Rowers raise thousands of pounds for charity after epic transatlantic challenge

  • The rowers were guests on ITV News West Country and spoke of their amazing challenge.

Three rowers have raised thousands of pounds for charity after completing a 3,000-mile challenge across the Atlantic Ocean.

Maddie Difazio-Wright, from Bristol, and her two crew members, Grace Gilbert and Grace Pybus, have raised nearly £3,000 for Bristol's Empire Fighting Chance, Oxford Hospitals Charity and the Kidney Wales Foundation.

The women, known as the Vibe the Wave team, completed The World's Toughest Row Challenge in January after spending 48 days, 13 hours and 53 minutes at sea.

They faced numerous challenges on their journey from the Canary Islands to Antigua, including being attacked by a marlin 1,000 miles from land.

Maddie Difazio-Wright, Grace Gilbert and Grace Pybus completed the crossing after 48 days at sea. Credit: Vibe the Wave

Ms Difazio-Wright said the eight-foot-long fish took them by surprise.

"We didn't expect to see one, but we'd heard stories because it has happened to a few other boats before," she said.

"I was rowing through the water and I suddenly felt something on the oar and I shouted something to the girls."

She said the fish was "so quick and so powerful" that it made three holes in the boat, which they patched up with an empty champagne bottle and a broken oar.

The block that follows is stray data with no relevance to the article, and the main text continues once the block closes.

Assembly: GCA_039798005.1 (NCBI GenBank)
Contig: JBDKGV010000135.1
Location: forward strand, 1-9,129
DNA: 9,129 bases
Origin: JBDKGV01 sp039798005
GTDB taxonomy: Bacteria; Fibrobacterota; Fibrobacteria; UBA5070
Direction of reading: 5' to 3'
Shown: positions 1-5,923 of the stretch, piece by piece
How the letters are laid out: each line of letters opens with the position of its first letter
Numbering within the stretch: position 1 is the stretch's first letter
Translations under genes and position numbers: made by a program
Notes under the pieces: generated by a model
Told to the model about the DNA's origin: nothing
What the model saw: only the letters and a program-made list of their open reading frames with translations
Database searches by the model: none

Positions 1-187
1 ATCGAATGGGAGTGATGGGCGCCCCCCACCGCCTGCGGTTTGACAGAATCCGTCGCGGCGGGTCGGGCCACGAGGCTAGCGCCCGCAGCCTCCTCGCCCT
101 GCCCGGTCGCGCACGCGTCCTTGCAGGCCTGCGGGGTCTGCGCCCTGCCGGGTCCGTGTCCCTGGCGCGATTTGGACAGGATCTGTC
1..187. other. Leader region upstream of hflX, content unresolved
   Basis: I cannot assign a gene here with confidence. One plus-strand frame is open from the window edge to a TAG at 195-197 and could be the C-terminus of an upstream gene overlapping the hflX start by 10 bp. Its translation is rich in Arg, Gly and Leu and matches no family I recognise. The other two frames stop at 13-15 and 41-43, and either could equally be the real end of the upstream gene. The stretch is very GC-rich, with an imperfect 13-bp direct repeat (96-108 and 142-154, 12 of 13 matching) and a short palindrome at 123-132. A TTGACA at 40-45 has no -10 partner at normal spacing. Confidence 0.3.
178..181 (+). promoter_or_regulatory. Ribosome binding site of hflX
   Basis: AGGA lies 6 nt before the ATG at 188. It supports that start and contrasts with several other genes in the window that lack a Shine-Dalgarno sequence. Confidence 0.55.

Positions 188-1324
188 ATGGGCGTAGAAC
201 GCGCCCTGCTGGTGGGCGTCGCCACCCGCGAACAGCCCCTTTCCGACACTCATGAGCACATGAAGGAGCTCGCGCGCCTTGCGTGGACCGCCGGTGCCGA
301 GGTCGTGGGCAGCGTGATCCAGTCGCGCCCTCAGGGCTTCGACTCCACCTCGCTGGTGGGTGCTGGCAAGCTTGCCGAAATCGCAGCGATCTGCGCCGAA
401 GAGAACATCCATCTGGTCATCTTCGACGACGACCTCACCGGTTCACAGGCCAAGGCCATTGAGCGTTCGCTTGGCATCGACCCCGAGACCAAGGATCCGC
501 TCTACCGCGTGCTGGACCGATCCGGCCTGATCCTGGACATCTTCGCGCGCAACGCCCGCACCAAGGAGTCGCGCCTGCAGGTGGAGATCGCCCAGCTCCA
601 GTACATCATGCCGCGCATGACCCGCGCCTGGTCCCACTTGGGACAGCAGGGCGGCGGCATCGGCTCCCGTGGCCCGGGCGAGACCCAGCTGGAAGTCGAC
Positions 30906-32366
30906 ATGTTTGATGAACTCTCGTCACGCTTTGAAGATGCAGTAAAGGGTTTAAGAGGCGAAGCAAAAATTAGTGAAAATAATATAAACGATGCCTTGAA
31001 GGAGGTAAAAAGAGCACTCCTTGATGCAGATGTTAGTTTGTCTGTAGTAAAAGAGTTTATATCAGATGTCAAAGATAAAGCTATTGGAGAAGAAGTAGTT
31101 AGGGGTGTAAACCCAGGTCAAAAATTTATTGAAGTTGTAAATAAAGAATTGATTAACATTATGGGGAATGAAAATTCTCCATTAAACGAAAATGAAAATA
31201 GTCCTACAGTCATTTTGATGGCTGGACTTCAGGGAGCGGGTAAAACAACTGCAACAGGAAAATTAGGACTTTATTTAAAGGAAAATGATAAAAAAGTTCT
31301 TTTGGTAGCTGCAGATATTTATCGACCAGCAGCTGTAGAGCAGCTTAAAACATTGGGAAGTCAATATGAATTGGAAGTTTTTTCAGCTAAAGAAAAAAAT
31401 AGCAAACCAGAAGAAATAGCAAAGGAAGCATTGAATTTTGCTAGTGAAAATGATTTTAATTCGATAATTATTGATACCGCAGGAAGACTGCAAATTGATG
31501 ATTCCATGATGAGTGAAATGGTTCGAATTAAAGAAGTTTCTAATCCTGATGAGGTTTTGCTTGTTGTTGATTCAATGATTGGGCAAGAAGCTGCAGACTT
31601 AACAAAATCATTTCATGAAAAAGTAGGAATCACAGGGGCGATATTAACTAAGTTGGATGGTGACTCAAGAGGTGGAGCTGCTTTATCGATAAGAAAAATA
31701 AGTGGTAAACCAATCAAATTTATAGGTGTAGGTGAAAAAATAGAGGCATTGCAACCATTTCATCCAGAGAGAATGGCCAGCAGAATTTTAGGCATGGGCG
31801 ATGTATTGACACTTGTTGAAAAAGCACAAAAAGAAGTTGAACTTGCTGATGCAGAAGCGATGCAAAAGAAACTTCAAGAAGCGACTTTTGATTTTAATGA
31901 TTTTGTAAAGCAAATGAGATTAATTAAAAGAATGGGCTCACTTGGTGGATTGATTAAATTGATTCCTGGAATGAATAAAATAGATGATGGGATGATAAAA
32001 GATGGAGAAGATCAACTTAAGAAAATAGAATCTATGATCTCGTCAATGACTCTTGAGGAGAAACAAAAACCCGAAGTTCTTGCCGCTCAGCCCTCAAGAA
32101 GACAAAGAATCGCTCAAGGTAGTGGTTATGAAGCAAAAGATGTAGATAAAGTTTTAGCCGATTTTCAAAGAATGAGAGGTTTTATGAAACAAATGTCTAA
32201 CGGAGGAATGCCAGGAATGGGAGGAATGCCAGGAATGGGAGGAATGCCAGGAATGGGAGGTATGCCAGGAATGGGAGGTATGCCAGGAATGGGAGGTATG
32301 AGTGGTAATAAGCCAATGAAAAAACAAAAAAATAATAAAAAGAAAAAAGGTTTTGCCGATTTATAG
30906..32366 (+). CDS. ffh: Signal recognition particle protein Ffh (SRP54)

"The first thing we all thought to do was to protect the parts of the boat that we could," she said.

The team managed to capture the marlin fish on their GoPro camera. Credit: Vibe the Wave

The attack was filmed on the team's GoPro camera by Ms Difazio-Wright's teammate, Grace Gilbert.

Ms Difazio-Wright explained: "Grace was thinking, I think I need this on both my phone camera and my GoPro - so in her hand goes into the water."

Before taking on the challenge, the women had never rowed before and had never met each other.

Ms Difazio-Wright said one of the biggest challenges they had to overcome was their fear of deep water.

"There are all sorts of things that end up growing on the bottom of the boat, and it can either slow you down or it can attract fish, which end up attracting bigger fish. So we had to jump under the boat to clean it," she said.